Taxation on real and personal property makes up a significant portion of city tax revenues. Property can only be taxed on an ad valorem basis, which is a percentage of the total market value. Property taxation is highly regulated in terms of what can and cannot be taxed, as well as the amount of tax burden that can be levied on property.
Second through sixth class cities conduct annual assessments on all taxable property (other than motor vehicles and motorboats) to gauge the appropriate amount of property tax due. This can be accomplished either through a county (the property valuation administrator) or city assessment office.
Current exemptions exist on many items and situations such as fraternal organization finances, private land for senior citizens, transient mobile homes and more. For this reason cities should be aware of what they can and cannot tax within their jurisdiction. Maximum property tax levels also vary based on the size of the city, and House Bill 44 (1979) placed strict limits on raising property tax rates from year to year.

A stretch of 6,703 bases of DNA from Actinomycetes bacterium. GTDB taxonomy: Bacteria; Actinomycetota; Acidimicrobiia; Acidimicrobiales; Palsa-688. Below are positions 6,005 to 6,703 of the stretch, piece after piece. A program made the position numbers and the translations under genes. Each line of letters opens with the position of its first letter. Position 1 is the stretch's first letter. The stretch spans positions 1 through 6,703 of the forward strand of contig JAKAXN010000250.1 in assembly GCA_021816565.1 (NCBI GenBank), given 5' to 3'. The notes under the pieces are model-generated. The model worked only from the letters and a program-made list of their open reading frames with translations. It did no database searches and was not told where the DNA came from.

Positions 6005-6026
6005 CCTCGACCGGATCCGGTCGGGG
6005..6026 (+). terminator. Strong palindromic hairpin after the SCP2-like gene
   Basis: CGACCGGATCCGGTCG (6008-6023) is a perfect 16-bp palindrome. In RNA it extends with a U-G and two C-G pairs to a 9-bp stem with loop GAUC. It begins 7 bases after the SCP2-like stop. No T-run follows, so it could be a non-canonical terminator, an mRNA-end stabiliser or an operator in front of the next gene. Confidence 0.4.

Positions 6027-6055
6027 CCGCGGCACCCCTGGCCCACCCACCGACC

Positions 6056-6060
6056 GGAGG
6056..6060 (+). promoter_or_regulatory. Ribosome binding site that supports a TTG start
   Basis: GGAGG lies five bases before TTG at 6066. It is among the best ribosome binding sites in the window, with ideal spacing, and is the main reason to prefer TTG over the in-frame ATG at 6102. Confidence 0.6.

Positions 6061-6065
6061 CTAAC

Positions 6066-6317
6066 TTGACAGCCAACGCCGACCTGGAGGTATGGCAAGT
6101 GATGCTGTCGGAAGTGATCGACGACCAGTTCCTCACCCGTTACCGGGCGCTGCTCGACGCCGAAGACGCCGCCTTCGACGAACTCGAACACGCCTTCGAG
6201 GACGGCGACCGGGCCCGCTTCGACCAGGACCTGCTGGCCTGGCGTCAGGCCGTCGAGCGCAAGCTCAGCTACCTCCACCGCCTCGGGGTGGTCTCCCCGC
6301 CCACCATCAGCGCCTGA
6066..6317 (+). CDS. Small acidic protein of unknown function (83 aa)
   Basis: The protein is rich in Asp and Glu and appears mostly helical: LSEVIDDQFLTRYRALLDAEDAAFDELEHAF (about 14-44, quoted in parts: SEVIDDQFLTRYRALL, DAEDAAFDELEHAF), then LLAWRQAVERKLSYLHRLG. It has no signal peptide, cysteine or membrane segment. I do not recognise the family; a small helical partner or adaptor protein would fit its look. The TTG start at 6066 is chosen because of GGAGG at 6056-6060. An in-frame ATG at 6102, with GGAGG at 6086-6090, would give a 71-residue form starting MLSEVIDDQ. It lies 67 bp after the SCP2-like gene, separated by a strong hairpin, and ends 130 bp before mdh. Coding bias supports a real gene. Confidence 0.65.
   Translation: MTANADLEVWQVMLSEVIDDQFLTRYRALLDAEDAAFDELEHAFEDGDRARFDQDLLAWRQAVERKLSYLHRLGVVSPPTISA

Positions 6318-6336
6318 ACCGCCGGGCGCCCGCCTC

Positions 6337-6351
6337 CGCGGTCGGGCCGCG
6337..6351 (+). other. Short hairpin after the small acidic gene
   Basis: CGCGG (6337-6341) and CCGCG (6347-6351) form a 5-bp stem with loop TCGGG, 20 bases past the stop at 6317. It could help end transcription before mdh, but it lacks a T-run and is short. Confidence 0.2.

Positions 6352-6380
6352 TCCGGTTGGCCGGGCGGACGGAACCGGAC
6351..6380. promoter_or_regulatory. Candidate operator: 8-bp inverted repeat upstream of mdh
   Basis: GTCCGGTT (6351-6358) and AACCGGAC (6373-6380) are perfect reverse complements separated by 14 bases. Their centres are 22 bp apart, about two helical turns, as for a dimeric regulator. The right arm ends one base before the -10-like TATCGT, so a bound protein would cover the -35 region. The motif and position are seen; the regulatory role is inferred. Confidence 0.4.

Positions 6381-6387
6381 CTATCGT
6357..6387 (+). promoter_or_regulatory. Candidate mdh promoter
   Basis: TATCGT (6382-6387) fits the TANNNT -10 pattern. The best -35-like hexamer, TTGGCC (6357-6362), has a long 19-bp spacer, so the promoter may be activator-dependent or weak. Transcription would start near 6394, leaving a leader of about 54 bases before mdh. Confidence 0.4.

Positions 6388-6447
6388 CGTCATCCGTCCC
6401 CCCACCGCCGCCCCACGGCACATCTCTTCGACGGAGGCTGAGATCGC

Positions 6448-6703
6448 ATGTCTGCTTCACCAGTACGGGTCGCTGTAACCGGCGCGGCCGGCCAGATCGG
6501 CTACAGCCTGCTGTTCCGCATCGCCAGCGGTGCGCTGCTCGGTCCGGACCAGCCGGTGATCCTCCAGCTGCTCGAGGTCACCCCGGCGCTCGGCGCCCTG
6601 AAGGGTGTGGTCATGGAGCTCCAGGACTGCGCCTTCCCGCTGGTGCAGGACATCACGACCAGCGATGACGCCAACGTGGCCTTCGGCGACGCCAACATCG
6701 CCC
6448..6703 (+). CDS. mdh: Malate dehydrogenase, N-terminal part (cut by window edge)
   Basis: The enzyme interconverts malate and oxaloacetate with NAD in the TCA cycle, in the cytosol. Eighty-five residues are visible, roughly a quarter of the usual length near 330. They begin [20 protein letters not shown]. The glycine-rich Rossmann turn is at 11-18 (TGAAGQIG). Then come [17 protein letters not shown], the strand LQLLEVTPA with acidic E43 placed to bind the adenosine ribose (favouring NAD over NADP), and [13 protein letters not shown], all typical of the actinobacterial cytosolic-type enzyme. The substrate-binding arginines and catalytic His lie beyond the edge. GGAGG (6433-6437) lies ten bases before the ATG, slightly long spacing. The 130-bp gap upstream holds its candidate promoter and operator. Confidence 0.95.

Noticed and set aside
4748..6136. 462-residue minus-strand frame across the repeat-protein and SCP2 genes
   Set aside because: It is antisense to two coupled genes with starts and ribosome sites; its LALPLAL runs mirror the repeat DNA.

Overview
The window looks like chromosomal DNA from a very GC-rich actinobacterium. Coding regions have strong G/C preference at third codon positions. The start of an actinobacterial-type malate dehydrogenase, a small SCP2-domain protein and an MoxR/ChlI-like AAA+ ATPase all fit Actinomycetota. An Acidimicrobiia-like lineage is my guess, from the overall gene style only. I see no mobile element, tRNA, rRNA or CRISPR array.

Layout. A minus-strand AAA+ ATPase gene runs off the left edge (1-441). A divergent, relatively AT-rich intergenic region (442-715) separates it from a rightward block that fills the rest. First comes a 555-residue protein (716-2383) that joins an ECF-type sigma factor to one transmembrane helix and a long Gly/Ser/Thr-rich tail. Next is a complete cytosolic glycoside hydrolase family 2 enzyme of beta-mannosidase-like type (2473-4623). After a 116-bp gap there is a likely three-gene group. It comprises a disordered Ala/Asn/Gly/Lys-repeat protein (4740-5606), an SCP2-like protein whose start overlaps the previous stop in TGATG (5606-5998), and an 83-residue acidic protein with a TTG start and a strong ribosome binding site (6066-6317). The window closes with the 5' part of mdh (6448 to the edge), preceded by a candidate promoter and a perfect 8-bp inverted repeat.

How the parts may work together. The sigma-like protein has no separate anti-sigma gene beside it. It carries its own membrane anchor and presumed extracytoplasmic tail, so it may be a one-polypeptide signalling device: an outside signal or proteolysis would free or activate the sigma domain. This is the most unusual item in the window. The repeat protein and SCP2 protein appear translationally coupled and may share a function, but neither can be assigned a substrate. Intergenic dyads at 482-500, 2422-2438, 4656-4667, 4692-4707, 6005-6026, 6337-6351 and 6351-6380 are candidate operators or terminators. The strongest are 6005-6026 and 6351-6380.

- FY 2015 Kentucky city property tax rates (Excel)
- KLC Research Report: Today's Kentucky City - A Comprehensive Analysis of City Operations (link)
- KLC Research Report: The Basics of Kentucky Cities (PDF)
- Kentucky City: Everything You Wanted to Know About City Property Taxes (PDF)
- COTC Training Opportunities (link)
- 2015 city property tax rate calculation workbook (Excel)
- KLC Legal FAQ: What is the procedure for increasing a city's ad valorem tax rate? (link)
- KLC Legal FAQ: How can a city collect delinquent real property taxes? (link)
- Chapter 15 of the City Officials Legal Handbook (link)
- KRS 132.027 (link)
- KRS 134.420 (link)